Former Supreme Court justice Byron White, author of the majority decision
in the Hardwick v. Bowers case, has died.
In that case, White, writing for the majority, compared homosexuality to illicit drug usage, incest, adultery, "and other sexual crimes", arguing that were the court to overturn laws against sodomy, it could later have to overturn laws proscribing those activities too. White wrote that laws against homosexuality have "ancient roots" and that "to claim that a right to engage in such conduct is "deeply rooted in this Nation's history and tradition" or "implicit in the concept of ordered liberty" is, at best, facetious."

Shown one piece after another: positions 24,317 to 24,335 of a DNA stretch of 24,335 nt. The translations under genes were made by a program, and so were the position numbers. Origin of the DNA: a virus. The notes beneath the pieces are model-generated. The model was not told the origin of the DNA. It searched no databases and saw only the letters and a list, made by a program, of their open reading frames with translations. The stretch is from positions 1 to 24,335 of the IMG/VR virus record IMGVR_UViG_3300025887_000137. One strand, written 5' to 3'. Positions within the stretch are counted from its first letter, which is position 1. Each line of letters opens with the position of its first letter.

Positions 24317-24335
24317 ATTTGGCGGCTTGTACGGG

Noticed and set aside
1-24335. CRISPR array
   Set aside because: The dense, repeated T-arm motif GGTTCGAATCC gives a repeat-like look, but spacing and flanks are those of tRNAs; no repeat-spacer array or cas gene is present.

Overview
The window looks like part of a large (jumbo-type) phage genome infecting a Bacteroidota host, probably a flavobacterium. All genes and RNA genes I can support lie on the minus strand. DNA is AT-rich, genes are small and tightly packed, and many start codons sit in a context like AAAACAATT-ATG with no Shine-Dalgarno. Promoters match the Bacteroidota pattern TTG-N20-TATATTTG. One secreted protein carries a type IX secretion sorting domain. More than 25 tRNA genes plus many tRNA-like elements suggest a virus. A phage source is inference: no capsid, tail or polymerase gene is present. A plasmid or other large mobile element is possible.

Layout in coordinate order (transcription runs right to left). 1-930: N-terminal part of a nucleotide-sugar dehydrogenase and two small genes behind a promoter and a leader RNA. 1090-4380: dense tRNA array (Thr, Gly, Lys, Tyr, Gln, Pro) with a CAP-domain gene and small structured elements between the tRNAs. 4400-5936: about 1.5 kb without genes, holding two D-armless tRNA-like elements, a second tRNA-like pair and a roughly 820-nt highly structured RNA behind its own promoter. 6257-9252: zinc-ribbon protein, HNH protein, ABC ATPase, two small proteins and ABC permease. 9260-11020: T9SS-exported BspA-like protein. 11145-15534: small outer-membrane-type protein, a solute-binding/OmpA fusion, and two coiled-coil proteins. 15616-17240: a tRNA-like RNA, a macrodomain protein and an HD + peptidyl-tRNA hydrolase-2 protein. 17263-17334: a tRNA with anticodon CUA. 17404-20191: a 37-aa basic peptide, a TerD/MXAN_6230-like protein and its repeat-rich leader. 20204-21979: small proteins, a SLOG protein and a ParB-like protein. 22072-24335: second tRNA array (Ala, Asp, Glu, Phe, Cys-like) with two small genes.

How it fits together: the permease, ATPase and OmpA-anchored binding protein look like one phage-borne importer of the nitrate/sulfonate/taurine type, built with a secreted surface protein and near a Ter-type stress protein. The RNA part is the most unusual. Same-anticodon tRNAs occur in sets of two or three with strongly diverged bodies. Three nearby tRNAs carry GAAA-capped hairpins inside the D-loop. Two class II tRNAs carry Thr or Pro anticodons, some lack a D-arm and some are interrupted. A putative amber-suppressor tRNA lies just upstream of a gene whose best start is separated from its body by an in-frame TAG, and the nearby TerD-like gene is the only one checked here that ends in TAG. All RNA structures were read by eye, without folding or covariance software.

Since Hardwick v. Bowers, Gay and Lesbian Americans have suffered numerous legal challenges to their ability to earn a living, acquire housing, make wills, raise their own children, serve in the military, assert visitation rights, and many other common rights which heterosexual Americans take for granted. Gay youth have been denied the right to a safe and secure environment in many school systems, on the basis that to protect them, would be to condone illegal activity.
White's career was praised from many quarters, including the Washington Post, which wrote, "his austere and simple vision of the court's role looks pretty good.
Copyright © April 22, 2002 by Bruce A.
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